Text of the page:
Facebook Messages Takes Communication Outside

Aiming to further blur the lines between social networking and modern mass communication, Facebook on Monday rolled out a new messaging system that integrates e-mail with texts, chats, Facebook applications, and other communications.

The move will likely complicate efforts of messaging providers like Google, Microsoft, Yahoo and AOL to boost their user rolls, but Facebook CEO Mark Zuckerberg said his goal isn’t to turn e-mail into the new snail mail.

‘Not a Killer’

“This is not an e-mail killer,” Zuckerberg said at the media event in the St. Regis Hotel in San Francisco. “It’s a messaging system that has e-mail as one part of it. I don’t expect people to wake up tomorrow and say, ‘I’m going to shut down my Yahoo or Gmail account.'” He did note, however, that Facebook consulted with high-school students, who found e-mail too slow and complicated.

The event was carried live on All Facebook, a site devoted to news about the six-year-old, 500-million-user social network.

Asked by a reporter if the goal was to direct more people to Facebook for daily communication, Zuckerberg’s top engineer, Andrew Bosworth said “the goal is to make it easier to connect with people you care about, and if you can do it on Facebook, fine,” but connecting elsewhere is also fine.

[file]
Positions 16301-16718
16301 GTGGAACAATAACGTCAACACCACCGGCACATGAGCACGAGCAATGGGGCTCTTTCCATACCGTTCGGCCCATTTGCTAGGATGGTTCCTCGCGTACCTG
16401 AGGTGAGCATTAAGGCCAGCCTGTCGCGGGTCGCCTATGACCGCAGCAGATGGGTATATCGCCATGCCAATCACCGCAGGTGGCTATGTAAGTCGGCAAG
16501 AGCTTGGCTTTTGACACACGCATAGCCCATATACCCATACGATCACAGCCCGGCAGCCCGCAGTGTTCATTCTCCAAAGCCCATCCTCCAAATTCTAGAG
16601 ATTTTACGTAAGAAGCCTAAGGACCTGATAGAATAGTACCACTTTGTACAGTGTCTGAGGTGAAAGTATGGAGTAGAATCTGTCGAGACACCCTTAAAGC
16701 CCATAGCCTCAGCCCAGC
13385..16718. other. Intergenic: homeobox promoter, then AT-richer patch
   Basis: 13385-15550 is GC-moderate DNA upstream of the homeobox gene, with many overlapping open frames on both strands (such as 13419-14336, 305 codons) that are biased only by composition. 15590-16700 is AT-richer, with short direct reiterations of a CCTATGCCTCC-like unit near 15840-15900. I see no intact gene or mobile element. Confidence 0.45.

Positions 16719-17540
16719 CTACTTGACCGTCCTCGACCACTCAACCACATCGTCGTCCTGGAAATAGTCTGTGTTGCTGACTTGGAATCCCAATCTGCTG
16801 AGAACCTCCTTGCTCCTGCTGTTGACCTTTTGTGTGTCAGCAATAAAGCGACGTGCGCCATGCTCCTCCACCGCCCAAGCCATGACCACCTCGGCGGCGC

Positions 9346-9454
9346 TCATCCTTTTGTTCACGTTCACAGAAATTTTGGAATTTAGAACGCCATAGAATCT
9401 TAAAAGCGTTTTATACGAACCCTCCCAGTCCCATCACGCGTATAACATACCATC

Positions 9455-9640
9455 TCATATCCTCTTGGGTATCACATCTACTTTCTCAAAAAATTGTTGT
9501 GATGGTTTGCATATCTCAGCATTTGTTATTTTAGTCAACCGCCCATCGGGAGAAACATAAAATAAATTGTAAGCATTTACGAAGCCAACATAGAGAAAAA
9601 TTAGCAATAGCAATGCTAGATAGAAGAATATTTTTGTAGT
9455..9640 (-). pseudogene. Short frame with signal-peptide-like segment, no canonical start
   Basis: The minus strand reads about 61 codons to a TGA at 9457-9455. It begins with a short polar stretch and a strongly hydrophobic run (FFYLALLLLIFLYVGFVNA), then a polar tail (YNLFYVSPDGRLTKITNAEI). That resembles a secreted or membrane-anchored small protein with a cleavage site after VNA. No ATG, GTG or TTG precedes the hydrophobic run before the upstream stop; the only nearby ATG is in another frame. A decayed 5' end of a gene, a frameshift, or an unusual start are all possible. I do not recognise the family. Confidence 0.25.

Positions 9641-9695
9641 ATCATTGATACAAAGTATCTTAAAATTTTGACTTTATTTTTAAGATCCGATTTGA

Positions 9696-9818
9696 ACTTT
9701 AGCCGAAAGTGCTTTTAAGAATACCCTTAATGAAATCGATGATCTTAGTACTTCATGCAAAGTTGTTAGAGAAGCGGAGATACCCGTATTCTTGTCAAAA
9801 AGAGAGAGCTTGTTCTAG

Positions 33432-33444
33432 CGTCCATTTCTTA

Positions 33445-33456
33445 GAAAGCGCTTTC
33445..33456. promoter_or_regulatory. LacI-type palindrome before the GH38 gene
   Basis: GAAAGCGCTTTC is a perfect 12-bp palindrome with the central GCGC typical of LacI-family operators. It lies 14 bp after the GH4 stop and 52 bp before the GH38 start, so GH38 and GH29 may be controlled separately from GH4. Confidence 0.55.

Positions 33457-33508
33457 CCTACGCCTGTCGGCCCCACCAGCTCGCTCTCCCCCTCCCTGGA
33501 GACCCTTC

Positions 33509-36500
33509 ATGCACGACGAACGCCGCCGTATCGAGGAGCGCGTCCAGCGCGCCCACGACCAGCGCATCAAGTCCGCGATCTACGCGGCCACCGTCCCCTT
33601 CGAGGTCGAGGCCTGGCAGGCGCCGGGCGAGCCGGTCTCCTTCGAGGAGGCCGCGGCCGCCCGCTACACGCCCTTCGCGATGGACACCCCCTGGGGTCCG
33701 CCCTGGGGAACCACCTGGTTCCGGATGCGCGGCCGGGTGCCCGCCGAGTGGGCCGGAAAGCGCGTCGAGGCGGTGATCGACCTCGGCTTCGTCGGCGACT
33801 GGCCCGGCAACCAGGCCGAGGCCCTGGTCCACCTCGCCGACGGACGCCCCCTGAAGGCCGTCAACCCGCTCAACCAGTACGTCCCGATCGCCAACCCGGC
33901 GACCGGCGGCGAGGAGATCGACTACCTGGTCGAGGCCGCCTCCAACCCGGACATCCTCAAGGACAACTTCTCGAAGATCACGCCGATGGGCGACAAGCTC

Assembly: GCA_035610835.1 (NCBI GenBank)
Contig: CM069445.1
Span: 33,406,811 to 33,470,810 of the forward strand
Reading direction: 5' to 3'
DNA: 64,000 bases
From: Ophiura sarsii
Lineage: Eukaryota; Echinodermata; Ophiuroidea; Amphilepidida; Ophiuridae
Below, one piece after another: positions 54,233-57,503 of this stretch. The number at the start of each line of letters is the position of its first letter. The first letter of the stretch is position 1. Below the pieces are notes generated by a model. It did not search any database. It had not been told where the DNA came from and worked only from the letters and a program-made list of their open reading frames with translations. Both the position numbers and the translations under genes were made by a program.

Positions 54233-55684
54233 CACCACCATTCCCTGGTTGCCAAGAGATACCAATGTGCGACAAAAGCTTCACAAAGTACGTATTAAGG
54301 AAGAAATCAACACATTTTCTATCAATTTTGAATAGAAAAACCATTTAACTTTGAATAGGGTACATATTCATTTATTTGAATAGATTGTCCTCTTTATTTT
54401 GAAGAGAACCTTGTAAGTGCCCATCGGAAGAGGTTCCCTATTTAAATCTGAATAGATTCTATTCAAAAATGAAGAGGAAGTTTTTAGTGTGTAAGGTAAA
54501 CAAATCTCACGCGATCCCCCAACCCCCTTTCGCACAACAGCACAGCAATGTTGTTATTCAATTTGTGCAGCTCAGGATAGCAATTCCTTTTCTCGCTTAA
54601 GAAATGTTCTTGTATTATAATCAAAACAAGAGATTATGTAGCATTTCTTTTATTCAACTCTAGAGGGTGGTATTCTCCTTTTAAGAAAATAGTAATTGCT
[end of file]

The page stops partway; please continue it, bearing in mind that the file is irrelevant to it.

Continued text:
Outside the Box

Facebook Messages, which began rolling out Monday and will eventually reach all user accounts, takes the network’s internal communications system, commonly referred to by users as “inboxing,” outside the network. Users get an address with the domain @facebook.com that allows sending messages from inside their account to either members or non-Facebook users.

“This looks more like a messaging aggregator than anything,” said Charles King, principal analyst at Pund-IT. “Zuckerberg’s careful description — saying that it isn’t an e-mail killer — was a smart thing to do, as I’d say that Facebook…

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